New legislation that would authorize a commemorative coin to honor World War I American veterans is being endorsed by a major player in the numismatic arena. According to a media release issued March 7, 2012, the American Numismatic Association (ANA) has called upon its 28,000 members to support the proposed legislation entitled the World War I American Veterans Centennial Commemorative Coin Act.
According to the release, the effort for a World War I commemorative coin was launched by ANA Numismatic Educator Rod Gillis over two years ago. Rep. Doug Lamborn [R-CO5] has since joined the cause, introducing the WWI commemorative bill in the U.S. House of Representatives on Wednesday, February 29.
"It was really surprising to me that World War I veterans were never honored with their own coin," ANA Numismatic Educator Rod Gillis said. "This legislation will help give these veterans proper recognition."
Under the legislation numbered H.R. 4107, up to 350,000 silver dollars would be issued in calendar year 2017 to mark the centennial of the entry of the United States into World War I. The U.S. formally declared war against Germany on April 6, 1917.
Typical of other modern commemoratives, the World War I coins would be struck to both proof and uncirculated condition from 90% silver and 10% copper with standard specifications to include a weight of 26.73 grams, a diameter of 1.5 inches and the inscriptions of ‘Liberty’, ‘In God We Trust’, ‘United States of America’, and ‘E Pluribus Unum’. The designs would be "emblematic of the centennial of America’s involvement in World War I."
However, the terms of the Act do entail a departure from the typical design process for commemorative coin. Instead of U.S. Mint artists creating designs for review and selection, a public design competition would be held with the winner selected by an expert jury chaired by the U.S. Treasury Secretary and 3 members from the Citizens Coinage Advisory Committee (CCAC).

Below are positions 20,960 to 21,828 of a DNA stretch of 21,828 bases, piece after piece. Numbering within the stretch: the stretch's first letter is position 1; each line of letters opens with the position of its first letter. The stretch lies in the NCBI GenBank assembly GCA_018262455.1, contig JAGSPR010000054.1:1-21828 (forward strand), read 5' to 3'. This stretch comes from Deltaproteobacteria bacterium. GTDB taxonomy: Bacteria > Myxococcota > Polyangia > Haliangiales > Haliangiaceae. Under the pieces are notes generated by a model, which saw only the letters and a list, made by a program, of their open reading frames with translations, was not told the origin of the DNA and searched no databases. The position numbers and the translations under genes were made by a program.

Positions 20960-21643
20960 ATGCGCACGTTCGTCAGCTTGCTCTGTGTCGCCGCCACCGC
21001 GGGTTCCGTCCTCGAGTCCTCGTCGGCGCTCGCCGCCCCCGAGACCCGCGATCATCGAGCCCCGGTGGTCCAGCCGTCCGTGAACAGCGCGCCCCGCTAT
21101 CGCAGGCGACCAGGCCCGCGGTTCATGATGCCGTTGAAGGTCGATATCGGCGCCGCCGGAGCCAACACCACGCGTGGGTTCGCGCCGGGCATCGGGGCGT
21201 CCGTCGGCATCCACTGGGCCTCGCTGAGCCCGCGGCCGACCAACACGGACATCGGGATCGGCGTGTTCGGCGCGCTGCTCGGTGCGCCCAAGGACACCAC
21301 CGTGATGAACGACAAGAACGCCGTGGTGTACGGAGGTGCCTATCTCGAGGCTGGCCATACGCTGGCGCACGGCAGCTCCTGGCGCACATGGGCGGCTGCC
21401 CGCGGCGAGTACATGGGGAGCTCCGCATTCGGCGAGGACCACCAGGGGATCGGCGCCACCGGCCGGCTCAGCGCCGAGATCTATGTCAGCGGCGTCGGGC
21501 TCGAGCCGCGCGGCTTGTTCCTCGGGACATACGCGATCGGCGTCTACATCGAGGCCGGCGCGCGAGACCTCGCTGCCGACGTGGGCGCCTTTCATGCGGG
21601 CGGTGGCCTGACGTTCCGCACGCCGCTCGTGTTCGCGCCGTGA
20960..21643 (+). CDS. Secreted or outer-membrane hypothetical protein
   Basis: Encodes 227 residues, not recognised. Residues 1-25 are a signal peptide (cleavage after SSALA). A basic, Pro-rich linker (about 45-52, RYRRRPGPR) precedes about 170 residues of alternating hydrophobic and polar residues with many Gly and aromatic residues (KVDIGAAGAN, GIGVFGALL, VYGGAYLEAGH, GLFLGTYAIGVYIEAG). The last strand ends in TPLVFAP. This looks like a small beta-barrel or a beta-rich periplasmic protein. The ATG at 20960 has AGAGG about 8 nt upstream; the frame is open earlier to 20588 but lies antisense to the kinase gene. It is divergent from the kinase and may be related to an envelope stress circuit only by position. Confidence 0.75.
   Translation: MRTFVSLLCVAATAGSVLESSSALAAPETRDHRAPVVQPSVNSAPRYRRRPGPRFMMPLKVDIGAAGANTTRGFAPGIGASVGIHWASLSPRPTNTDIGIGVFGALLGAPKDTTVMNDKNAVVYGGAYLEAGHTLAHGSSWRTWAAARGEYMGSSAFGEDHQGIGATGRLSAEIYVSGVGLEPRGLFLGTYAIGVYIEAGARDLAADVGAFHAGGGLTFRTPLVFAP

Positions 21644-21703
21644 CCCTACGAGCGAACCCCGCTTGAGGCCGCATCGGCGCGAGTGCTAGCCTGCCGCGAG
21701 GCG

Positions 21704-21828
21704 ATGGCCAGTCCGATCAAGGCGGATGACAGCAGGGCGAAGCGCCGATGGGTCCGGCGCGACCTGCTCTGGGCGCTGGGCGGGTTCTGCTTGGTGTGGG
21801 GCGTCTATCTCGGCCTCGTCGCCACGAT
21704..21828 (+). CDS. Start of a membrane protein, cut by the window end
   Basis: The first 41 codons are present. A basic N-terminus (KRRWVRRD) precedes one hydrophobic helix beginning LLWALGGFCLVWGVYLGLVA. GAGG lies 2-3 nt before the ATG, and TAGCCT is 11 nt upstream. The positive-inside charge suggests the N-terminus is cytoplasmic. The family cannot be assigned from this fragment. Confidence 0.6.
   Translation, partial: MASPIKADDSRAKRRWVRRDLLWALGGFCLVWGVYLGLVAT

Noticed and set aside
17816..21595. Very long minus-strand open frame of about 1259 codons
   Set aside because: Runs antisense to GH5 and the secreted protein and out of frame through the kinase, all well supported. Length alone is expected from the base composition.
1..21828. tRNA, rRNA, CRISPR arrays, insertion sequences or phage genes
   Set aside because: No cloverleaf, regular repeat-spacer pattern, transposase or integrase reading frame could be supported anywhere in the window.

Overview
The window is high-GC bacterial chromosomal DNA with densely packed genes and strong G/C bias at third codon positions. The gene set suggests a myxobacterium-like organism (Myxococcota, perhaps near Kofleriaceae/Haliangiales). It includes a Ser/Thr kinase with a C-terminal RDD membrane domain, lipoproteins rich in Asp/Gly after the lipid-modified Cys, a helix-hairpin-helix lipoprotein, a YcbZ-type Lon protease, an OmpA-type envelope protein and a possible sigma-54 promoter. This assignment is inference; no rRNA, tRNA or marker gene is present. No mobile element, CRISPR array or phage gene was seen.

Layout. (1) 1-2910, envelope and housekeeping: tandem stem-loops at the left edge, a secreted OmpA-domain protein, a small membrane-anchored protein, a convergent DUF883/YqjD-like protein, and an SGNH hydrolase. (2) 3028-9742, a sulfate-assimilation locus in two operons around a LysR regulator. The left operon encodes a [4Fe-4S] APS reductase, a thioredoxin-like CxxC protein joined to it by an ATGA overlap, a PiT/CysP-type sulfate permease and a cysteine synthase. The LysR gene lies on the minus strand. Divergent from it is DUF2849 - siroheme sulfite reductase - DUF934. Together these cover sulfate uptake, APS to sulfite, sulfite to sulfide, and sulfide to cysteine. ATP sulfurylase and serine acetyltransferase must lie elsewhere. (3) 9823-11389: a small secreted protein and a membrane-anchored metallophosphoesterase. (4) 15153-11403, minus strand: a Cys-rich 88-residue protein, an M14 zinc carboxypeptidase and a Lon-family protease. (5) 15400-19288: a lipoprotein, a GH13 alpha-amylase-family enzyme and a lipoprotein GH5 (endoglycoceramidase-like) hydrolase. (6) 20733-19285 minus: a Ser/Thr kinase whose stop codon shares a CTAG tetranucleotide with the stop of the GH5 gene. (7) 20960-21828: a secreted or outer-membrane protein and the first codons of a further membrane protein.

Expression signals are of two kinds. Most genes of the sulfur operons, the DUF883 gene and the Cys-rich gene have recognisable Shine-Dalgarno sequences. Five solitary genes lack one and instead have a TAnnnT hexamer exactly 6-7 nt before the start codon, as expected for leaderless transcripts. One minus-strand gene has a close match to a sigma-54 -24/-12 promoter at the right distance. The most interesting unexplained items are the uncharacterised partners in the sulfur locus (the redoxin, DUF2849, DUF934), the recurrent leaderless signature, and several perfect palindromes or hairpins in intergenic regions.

Surcharges of $10 on the sale of each World War I silver dollar would be collected by the U.S. Mint and forwarded to the World War I Memorial Foundation (www.wwimemorial.org). The foundation was created after Frank Buckles, the last surviving American World War I veteran, visited the District of Columbia War Memorial on the National Mall in March 2008 and found it neglected and in disrepair. He called for a restoration and re-dedication of the monument as a National and District of Columbia World War I Memorial.
"The new memorial will honor all World War I veterans and make Frank Buckles’ dream a reality," said Gillis, who is currently working to secure a sponsor for the bill in the U.S. Senate.
Buckles passed away on February 27, 2011.
The World War I American Veterans Centennial Commemorative Coin Act currently has five co-sponsors in the House. For it to become law, it must pass both the House and the Senate and be signed by the President of the United States.
The ANA is asking its members to contact their Congressional representative (www.house.gov/representatives) to voice support for the bill.